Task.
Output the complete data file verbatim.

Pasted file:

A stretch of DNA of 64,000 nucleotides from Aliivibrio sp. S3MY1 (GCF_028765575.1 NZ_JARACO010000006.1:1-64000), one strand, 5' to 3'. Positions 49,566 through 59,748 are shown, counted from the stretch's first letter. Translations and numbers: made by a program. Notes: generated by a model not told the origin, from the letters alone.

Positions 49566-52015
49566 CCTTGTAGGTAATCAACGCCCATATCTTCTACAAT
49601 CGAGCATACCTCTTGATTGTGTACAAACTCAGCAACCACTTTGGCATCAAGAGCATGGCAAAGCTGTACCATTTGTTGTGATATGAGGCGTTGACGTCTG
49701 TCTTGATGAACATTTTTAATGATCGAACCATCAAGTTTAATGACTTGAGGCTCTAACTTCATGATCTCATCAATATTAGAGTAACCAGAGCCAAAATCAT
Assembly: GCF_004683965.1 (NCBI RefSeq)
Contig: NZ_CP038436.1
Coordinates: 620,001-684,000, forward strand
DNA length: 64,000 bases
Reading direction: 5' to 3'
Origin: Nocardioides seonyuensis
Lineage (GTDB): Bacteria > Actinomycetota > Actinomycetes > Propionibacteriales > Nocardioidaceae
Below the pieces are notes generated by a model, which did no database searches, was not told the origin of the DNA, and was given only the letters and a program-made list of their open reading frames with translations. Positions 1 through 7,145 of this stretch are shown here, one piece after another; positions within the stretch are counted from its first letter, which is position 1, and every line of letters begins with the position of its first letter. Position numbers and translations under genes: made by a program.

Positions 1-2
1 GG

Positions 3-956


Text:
A stretch of DNA of 64,000 nucleotides from Aliivibrio sp. S3MY1 (GCF_028765575.1 NZ_JARACO010000006.1:1-64000), one strand, 5' to 3'. Positions 49,566 through 59,748 are shown, counted from the stretch's first letter. Translations and numbers: made by a program. Notes: generated by a model not told the origin, from the letters alone.

Positions 49566-52015
49566 CCTTGTAGGTAATCAACGCCCATATCTTCTACAAT
49601 CGAGCATACCTCTTGATTGTGTACAAACTCAGCAACCACTTTGGCATCAAGAGCATGGCAAAGCTGTACCATTTGTTGTGATATGAGGCGTTGACGTCTG
49701 TCTTGATGAACATTTTTAATGATCGAACCATCAAGTTTAATGACTTGAGGCTCTAACTTCATGATCTCATCAATATTAGAGTAACCAGAGCCAAAATCAT
Assembly: GCF_004683965.1 (NCBI RefSeq)
Contig: NZ_CP038436.1
Coordinates: 620,001-684,000, forward strand
DNA length: 64,000 bases
Reading direction: 5' to 3'
Origin: Nocardioides seonyuensis
Lineage (GTDB): Bacteria > Actinomycetota > Actinomycetes > Propionibacteriales > Nocardioidaceae
Below the pieces are notes generated by a model, which did no database searches, was not told the origin of the DNA, and was given only the letters and a program-made list of their open reading frames with translations. Positions 1 through 7,145 of this stretch are shown here, one piece after another; positions within the stretch are counted from its first letter, which is position 1, and every line of letters begins with the position of its first letter. Position numbers and translations under genes: made by a program.

Positions 1-2
1 GG

Positions 3-956